Sunday, October 11, 2009

Focus on securing business processes not the process of securing

The title comes from a list of conclusions I gave at a presentation called Does IT Security Matter? just before Christmas in 2007. The wonderful thing about the writing process is that every now and again you hit upon a pithy phrase like that which communicates so much. But it's like mining for gold - you have to move a lot of earth to find the nuggets.

The full presentation is available on Sribd as shown below. There have been about 1200 reads and 240 downloads. Re-reading it now, the presentation could do with an update, however the core messages are still valid. My main conclusions were
  • There is a dependency between IT and IT Security but not a strategic relation
  • IT and IT Security are good neighbours but not good friends
  • IT Security is one area competing for attention and funding, amongst many
  • If you don’t make IT security matter, it won’t
  • Focus on securing business processes not the process of securing
  • Excel is your new best friend - make your spreadsheets work with their (business) spreadsheets

Does IT Security Matter?

The Size of our Security World

I was sent a link from StumbleUpon that referred to a post which showed the relative sizes of planets in our solar system, then compared them to our Sun, and moved onto comparisons with much larger other stars. Surprisingly much larger stars - in fact in the final screen-size graphic our Sun is just represented as a single pixel as compared to the Antares, a red supergiant star in the Milky Way. My 15-year-old daughter was impressed by this, and if you have a 15-year-old, then you can appreciate what a momentous achievement this is.

I started out my post-university life working in cryptography, then I spent a long time in IT Security, then IT Risk and most recently in Enterprise Risk Management (ERM). When I look back at crypto now it seems of similar consequence to the proportions of the Sun and Antares - not merely because my professional interests have changed, but in the vast equation that constitutes ERM, crypto is a variable with minor weighting. Its gravitational force is largely exerted on specialists, and rapidly declines (much faster than the inverse square law) beyond that sphere. It's just a pixel on the football-field sized collage of ERM.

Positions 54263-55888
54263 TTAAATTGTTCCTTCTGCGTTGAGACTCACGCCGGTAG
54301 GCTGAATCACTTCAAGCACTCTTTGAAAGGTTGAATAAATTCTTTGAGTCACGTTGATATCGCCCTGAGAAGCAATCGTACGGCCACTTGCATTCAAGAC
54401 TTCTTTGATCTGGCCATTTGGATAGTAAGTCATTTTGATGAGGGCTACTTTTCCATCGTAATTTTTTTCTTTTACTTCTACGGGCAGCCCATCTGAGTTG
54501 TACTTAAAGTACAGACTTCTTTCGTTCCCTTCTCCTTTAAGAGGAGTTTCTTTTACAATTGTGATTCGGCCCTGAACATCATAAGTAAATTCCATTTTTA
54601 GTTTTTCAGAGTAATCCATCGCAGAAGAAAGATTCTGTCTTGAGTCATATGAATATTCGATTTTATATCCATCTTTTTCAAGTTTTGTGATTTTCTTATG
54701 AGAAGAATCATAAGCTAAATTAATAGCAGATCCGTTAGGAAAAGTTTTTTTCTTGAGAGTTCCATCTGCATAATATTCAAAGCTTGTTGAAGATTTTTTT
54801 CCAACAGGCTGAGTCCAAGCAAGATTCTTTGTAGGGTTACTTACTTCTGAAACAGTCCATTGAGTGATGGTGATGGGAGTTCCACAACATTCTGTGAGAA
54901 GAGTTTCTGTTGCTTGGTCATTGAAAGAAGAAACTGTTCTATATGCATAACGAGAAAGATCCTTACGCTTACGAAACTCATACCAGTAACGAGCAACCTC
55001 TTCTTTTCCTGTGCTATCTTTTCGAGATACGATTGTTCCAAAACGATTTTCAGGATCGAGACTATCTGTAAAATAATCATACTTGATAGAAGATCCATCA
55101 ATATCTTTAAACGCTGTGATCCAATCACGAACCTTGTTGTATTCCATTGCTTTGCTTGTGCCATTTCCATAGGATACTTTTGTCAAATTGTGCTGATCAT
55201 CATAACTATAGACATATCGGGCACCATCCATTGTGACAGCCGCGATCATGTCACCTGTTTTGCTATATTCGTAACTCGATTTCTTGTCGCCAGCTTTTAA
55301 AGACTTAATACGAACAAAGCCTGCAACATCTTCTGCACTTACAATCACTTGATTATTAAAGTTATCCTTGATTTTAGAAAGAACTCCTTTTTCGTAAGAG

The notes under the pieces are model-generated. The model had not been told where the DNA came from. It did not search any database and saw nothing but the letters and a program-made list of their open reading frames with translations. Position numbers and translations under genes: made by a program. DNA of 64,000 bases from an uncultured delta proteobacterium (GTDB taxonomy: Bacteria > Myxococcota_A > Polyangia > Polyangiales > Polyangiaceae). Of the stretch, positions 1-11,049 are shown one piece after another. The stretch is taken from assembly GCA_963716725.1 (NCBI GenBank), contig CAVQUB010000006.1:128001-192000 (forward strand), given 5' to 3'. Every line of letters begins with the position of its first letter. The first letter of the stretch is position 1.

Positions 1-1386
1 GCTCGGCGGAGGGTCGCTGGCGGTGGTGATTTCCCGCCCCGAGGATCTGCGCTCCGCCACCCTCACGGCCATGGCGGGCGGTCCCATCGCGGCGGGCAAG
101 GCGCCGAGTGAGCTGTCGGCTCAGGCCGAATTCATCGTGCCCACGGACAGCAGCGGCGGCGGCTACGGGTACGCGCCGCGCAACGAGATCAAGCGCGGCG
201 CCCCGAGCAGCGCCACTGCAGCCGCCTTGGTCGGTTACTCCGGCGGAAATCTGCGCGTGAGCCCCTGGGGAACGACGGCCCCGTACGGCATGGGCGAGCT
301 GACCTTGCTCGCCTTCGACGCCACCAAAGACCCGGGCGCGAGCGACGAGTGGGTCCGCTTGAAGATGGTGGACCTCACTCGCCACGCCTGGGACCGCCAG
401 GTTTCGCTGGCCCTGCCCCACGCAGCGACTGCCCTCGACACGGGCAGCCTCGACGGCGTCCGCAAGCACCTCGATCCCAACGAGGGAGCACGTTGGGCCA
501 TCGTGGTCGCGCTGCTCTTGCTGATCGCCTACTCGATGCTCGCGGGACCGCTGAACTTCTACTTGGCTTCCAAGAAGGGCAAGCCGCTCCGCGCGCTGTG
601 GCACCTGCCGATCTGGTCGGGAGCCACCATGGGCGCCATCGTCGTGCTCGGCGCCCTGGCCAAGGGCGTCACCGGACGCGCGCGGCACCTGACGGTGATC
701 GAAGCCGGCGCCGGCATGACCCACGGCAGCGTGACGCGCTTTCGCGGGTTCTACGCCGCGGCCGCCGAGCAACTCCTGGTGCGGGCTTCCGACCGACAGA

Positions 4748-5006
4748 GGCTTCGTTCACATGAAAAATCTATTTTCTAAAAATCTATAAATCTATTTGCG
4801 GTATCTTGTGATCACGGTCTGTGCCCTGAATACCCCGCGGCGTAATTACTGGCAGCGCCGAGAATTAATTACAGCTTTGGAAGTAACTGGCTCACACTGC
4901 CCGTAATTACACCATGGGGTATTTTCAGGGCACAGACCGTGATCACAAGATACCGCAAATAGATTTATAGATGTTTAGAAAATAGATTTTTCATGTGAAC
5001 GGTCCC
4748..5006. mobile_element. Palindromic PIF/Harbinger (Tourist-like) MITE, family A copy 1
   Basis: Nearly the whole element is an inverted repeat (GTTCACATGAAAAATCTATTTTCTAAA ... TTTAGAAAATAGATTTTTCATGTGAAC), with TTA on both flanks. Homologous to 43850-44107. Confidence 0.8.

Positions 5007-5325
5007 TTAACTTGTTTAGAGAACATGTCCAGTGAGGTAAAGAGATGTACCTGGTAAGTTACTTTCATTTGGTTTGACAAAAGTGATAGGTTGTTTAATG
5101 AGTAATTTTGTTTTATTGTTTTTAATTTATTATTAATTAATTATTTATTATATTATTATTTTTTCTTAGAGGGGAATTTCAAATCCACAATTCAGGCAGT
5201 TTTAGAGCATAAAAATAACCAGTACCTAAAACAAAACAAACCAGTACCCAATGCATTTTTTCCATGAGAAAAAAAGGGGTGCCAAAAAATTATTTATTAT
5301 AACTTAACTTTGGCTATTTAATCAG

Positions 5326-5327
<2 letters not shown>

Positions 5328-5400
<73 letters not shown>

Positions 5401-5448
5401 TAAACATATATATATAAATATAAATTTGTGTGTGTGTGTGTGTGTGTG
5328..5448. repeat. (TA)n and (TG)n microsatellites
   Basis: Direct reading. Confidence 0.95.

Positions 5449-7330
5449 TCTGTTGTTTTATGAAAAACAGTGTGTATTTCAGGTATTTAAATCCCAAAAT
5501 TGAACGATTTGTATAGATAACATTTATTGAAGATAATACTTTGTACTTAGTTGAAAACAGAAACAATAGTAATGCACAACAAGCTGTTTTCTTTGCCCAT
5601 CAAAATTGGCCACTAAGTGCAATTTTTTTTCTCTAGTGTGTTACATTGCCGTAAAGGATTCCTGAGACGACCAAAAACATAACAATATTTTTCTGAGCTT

Tuesday, October 6, 2009

Risk Analysis Rising

In June I posted on a paper called A Risk Analysis of Risk Analysis, and from that post

The title of this post is taken from a both sobering and sensible paper published last year by Jay Lund, a distinguished professor of civil engineering at the University of California (Davis), who specialises in water management. The paper presents a discussion of the merits of Probabilistic Risk Assessment (PRA), which is a “systematic and comprehensive methodology to evaluate risks associated with a complex engineered technological entity”. PRA is notably used by NASA (see their 320 page guide) as well as essentially being mandated for assessing the operational risks of nuclear power plants during the 80’s and 90’s.

It  is a wonderfully insightful paper that I uploaded to Scribd, who recently informed me that the paper is now on their hotlist. You can get to the paper from the link below. Highly recommended!